We are trying to keep a local off shoot running called the Trial ballon in Albuquerque NM a nonprofit newspaper setting the story straight in the local community. We are struggling every month to print one 12 pager. Subsidies would be welcomed.

Commenter: karen benson
Terrific interview. I applaud David B and both of the authors, One of the best interviews yet.

I will be finding their book. I have been worried, as I understand the need for solid information on which to make thoughtful choices, and I have been disturbed by the "punditry" that they explain and critique so well.

This is a very important issue. Please keep it in our collective consciousness

Commenter: sslyon
What an inspiring idea -and snow! McChesney and Nichols hit the nail on the head and deserve a medal for getting this most critically important issue major time on a respected network. I hope there is an energetic followup by PBS and other media. This deserves a real firestorm of public illumination and debate.

Commenter: Michael McCoy
Any sensible, meaningful examination of American journalism shows, (even to an average eighth grader that is paying attention), that the information presented to the public is being approved by either government or corporate controllers -- and with cancerous, legalized bribery infecting the marbled halls of our nation's capitol, the line between them is increasingly blurry.
The vast majority of US media is privately owned with no financial support from government - yet the owners of this massive media machinery are firmly in bed with the government officials and institutions that they would be expected to scrutinize. With massive media consolidations, media owners have joined the ranks of the ruling elite. This is a long-sought strategy designed to make the US mainstream media the propoganda arm of the cleverly disguised oligarchy/corporatocracy -- with stellar success.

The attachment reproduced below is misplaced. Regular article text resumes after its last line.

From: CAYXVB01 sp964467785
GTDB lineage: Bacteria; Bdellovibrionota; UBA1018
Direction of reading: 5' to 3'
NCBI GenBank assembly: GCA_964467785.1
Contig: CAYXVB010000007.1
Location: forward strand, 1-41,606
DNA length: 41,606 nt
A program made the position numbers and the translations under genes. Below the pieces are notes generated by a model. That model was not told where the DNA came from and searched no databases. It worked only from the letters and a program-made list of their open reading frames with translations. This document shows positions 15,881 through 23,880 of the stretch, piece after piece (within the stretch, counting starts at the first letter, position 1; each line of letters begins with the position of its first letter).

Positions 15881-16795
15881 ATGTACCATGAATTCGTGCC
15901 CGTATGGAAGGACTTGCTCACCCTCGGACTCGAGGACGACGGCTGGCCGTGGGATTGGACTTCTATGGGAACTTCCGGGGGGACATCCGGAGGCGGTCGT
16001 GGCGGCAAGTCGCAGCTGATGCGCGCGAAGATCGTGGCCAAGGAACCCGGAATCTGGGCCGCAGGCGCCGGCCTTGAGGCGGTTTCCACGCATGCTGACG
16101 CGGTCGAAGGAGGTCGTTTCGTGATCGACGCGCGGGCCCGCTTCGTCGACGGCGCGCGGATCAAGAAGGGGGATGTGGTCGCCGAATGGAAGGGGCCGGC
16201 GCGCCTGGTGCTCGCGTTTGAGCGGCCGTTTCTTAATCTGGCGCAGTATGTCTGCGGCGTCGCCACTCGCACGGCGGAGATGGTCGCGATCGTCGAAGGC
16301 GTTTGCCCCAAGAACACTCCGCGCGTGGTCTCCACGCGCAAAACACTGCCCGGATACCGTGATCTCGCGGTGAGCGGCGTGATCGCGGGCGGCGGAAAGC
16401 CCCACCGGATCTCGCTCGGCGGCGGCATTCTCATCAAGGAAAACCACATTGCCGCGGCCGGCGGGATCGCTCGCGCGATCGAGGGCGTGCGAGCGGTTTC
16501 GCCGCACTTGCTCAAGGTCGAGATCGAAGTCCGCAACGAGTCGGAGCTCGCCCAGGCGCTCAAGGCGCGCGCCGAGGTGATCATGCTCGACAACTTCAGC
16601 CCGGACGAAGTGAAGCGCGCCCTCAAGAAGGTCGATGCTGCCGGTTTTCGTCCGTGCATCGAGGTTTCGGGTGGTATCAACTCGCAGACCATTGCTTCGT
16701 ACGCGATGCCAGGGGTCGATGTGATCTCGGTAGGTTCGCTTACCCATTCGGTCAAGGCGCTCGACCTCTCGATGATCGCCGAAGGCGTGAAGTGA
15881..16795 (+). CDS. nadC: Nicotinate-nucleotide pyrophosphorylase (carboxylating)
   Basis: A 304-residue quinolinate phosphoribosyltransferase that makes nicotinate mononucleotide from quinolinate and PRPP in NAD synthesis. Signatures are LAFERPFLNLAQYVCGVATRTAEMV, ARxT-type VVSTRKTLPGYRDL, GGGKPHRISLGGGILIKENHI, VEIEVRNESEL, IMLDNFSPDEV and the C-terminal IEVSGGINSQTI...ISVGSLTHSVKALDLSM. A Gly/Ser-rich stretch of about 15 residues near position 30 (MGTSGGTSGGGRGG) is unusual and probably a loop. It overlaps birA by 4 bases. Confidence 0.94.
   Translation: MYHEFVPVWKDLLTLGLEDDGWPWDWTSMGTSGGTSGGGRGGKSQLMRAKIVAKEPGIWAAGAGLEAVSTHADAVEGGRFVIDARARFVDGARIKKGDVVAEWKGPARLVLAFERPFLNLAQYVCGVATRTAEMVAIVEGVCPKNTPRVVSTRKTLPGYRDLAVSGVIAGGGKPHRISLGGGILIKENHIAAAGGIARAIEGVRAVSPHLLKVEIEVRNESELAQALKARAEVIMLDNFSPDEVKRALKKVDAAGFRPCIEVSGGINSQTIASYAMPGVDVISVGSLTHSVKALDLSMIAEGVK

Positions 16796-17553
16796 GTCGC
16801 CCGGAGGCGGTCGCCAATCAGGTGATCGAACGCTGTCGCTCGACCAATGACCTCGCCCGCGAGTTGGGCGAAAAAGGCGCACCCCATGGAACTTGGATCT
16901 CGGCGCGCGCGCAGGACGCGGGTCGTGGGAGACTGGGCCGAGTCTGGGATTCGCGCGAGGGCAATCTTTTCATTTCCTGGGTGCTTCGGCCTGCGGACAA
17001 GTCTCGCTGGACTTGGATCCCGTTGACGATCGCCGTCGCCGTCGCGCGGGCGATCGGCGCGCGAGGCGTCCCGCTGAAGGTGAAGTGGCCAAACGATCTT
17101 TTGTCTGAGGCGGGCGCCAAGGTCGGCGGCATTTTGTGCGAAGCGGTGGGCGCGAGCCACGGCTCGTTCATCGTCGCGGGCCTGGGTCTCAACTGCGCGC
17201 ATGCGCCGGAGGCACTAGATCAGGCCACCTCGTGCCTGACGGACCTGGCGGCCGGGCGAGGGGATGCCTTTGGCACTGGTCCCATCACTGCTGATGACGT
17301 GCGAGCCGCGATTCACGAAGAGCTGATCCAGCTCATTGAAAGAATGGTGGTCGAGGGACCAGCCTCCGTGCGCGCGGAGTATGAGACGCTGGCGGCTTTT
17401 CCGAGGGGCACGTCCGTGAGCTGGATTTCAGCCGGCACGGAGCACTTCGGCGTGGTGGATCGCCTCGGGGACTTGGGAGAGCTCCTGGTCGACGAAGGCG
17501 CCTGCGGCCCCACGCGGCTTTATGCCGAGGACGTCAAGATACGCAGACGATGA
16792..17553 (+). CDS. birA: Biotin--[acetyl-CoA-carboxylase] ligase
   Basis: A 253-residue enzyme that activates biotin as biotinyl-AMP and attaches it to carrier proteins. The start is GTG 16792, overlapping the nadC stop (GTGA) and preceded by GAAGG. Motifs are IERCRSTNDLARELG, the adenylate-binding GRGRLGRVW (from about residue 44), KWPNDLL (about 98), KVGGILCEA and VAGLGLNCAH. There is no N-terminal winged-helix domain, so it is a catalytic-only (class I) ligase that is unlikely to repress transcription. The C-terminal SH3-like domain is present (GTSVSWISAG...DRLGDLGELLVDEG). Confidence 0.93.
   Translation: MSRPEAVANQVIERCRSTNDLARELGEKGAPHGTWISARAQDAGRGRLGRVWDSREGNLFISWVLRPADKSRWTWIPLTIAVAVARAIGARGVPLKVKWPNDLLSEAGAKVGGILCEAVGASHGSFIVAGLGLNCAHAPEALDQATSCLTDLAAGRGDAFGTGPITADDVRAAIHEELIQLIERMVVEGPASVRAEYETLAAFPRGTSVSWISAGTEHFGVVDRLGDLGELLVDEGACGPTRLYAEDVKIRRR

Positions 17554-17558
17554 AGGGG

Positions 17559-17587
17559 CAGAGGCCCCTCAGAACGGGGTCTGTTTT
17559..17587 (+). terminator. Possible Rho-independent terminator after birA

The editorial slant applied to a vast array of national and international matters is subject to approval by corporate advertisers and opinion makers -- with entertainment selling at a far higher rate than hard issues or unsettling truths. Among the remarkable benefits of free-market capitalism, this is not one of them.
The American democratic experiment is facing serious threats as the marriage between government/corporations and the mainstream media seems more and more business as usual. In fact, going back seems impossible -- by what force would this happen?
Americans, in overwheming numbers, continue to trust what their government officials and institutions tells them -- even with a staggering array of reasons and examples that they should not. We are told what we are to believe and how we are to feel by our self-appointed, cleverly disguised masters that hide in the shadows -- as long as we have their spectator sporting events, blockbuster movies, TV shows and celebrity gossip.